Carroll Gardens downzone on a roll

for The Brooklyn Paper
Share on TwitterTweet
Share on Facebook

Don’t miss our updates:

A three-year fight against “out of scale” buildings in Carroll Gardens is heading towards victory on Monday, as the City Council is expected to approve a downzoning that would cap building heights in most of the picturesque neighborhood.

Monday’s Council hearing and expected vote is the culmination of the Carroll Gardens Neighborhood Association’s pushed to downzone 86 blocks so that new buildings can not exceed 50 feet on side streets and 70 on main routes.

Such a height restriction, supporters say, will protect a neighborhood of lush front gardens and low-rise Italianate brownstones from tall, bulky, modern condos.

“There is a definite fear that there will be an erosion of the historic character of our neighborho­od,” said Glenn Kelly, co-chairman of association’s Land Use Committee.

The rezoning has not been controversial — but a percolating effort to widen the tiny Carroll Gardens Historic District could be.

The existing historic zone is one of the smallest in the city, covering only the area bounded by President, Carroll, Smith and Hoyt streets. Some property owners are resistant to expanding the zone because such landmark districts make it tougher for homeowners to alter their properties with additions, façade changes or even paint jobs.

“Landmarking is back door to city [control over] our own historic buildings,” said Anna Constantino, who owns a building on Third Place. “Why would I want to have people tell me how to live in my house?!”

Kelly, who has lived in a landmarked building in Carroll Gardens’ historical district for 24 years, said that he feels comforted with the regulations.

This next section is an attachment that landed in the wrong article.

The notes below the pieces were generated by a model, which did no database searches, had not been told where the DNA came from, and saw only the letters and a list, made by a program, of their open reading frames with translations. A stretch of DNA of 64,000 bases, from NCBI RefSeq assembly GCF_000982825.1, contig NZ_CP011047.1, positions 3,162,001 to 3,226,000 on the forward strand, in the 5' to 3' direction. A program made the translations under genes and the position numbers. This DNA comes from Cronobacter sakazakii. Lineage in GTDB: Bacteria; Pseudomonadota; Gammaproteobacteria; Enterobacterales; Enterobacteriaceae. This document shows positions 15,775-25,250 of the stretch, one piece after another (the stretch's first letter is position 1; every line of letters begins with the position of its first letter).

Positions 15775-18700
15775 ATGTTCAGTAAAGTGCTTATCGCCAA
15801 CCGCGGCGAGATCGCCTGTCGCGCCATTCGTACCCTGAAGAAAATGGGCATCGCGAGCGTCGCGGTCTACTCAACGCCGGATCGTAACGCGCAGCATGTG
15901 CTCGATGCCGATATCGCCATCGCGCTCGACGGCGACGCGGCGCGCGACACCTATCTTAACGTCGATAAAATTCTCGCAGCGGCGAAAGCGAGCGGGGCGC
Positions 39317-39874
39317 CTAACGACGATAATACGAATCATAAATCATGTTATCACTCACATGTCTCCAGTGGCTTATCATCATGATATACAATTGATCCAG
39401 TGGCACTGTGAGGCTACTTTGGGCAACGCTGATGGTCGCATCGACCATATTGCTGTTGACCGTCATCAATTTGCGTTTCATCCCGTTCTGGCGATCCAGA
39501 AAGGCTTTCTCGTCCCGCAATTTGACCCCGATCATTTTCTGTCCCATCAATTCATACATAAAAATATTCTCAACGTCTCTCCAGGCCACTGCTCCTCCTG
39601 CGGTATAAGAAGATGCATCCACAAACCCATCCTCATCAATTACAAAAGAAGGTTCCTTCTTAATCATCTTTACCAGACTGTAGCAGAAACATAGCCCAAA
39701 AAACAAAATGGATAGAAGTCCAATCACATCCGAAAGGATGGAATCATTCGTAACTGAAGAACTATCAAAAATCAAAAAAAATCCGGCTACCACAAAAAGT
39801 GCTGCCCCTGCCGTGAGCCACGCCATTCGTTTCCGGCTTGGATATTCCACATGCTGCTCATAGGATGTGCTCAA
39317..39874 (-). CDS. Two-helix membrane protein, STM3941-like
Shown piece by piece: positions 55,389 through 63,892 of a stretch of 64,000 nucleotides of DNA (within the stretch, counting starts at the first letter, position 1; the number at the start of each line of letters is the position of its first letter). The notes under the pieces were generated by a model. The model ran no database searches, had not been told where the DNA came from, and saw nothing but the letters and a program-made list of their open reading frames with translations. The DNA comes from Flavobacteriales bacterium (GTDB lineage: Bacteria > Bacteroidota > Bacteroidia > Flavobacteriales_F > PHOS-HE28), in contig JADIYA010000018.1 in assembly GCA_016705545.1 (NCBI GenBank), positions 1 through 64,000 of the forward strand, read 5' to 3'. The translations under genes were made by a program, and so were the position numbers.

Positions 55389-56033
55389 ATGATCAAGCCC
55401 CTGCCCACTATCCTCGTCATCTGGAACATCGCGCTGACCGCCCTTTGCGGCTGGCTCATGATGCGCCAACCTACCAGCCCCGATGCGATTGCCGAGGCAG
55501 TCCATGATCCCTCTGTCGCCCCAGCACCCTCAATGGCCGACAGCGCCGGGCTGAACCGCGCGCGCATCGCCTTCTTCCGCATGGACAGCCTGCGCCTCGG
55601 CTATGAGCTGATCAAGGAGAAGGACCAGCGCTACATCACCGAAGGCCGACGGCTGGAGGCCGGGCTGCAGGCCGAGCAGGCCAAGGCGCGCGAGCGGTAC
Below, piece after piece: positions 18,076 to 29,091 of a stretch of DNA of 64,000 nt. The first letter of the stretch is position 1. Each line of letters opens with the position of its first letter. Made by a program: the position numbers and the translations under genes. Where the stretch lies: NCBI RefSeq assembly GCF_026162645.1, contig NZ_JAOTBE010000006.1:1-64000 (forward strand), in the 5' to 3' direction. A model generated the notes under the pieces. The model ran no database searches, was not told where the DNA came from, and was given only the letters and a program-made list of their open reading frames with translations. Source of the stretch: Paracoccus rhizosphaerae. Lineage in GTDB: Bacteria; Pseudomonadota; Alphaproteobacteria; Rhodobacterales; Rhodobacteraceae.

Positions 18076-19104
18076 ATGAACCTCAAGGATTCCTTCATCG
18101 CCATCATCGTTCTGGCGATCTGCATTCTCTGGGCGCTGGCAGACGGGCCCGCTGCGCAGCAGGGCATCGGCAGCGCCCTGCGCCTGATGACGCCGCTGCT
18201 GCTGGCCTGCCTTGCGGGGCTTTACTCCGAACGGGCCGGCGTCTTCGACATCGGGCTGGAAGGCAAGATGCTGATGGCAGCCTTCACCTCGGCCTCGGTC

“With Landmarks, I know my neighbor won’t do something stupid like paint the building pink,” said Kelly. “My building and my neighborhood is protected.”

The City Council’s Zoning Committee will take up the downzoning issue on Oct. 26 at 9:30 am at City Hall [Centre Street at the foot of the Brooklyn Bridge in Manhattan, (212) 788-4636].

Updated 5:15 pm, July 9, 2018
Today’s news:
Share on TwitterTweet
Share on Facebook

Don’t miss our updates:

Reasonable discourse

Comments closed.

First name
Last name
Your neighborhood
Email address
Daytime phone

Your letter must be signed and include all of the information requested above. (Only your name and neighborhood are published with the letter.) Letters should be as brief as possible; while they may discuss any topic of interest to our readers, priority will be given to letters that relate to stories covered by The Brooklyn Paper.

Letters will be edited at the sole discretion of the editor, may be published in whole or part in any media, and upon publication become the property of The Brooklyn Paper. The earlier in the week you send your letter, the better.

Keep it local!

Stay in touch with your community. Subscribe to our free newsletter: